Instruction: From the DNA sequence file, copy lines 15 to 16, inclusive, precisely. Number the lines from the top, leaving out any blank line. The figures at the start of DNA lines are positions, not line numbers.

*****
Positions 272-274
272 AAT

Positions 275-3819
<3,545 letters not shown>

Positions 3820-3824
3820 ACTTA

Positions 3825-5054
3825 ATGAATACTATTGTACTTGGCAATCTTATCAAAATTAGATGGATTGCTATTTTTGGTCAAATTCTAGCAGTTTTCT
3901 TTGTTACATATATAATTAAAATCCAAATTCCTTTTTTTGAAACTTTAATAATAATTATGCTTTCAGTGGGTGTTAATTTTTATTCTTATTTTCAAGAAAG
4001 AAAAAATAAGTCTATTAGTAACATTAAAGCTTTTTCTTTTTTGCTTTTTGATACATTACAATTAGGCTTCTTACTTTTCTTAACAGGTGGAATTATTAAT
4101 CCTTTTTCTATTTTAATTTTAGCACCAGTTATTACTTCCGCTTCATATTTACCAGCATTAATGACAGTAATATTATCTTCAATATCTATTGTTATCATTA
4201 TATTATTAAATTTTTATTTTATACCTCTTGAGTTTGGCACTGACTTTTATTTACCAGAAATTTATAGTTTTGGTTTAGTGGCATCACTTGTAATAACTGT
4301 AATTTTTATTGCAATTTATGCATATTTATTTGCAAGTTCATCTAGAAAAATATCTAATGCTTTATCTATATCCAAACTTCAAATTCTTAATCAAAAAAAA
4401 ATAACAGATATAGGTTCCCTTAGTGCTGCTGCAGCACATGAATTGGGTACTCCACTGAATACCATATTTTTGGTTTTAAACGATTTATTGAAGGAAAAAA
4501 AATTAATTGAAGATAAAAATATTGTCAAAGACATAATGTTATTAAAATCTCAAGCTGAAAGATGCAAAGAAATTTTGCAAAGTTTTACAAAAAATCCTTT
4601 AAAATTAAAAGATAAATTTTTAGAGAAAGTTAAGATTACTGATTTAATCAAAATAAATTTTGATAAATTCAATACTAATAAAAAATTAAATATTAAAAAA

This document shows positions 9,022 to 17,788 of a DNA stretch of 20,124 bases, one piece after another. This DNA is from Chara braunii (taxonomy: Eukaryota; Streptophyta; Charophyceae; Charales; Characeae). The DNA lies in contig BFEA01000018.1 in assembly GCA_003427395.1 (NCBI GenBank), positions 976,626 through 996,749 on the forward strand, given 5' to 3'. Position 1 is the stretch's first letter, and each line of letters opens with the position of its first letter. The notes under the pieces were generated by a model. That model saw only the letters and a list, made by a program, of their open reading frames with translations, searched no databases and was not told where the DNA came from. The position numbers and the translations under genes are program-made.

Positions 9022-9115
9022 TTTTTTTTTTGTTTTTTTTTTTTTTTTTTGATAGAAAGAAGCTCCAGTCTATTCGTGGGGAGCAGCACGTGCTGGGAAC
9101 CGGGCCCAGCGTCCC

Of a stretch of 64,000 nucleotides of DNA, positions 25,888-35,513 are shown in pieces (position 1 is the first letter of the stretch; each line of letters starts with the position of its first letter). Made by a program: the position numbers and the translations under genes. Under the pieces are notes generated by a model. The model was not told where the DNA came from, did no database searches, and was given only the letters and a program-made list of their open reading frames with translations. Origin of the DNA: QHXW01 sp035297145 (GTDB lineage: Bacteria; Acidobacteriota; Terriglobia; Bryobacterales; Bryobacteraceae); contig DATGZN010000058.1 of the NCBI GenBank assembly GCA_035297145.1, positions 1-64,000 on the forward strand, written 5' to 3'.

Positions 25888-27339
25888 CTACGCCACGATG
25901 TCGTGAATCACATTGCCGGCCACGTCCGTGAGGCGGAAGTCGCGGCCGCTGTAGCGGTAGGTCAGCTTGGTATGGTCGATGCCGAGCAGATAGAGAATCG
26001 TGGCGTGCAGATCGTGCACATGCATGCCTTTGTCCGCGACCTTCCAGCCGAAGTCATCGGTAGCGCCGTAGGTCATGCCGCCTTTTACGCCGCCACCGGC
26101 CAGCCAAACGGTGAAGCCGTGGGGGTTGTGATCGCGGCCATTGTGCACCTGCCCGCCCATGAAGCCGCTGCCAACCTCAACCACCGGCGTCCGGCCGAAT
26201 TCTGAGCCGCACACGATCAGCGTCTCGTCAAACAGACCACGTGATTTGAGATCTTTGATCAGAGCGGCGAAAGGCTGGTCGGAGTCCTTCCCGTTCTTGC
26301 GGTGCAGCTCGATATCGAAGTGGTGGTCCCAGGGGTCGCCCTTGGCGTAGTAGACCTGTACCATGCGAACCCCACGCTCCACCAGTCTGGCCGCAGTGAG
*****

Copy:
4501 AATTAATTGAAGATAAAAATATTGTCAAAGACATAATGTTATTAAAATCTCAAGCTGAAAGATGCAAAGAAATTTTGCAAAGTTTTACAAAAAATCCTTT
4601 AAAATTAAAAGATAAATTTTTAGAGAAAGTTAAGATTACTGATTTAATCAAAATAAATTTTGATAAATTCAATACTAATAAAAAATTAAATATTAAAAAA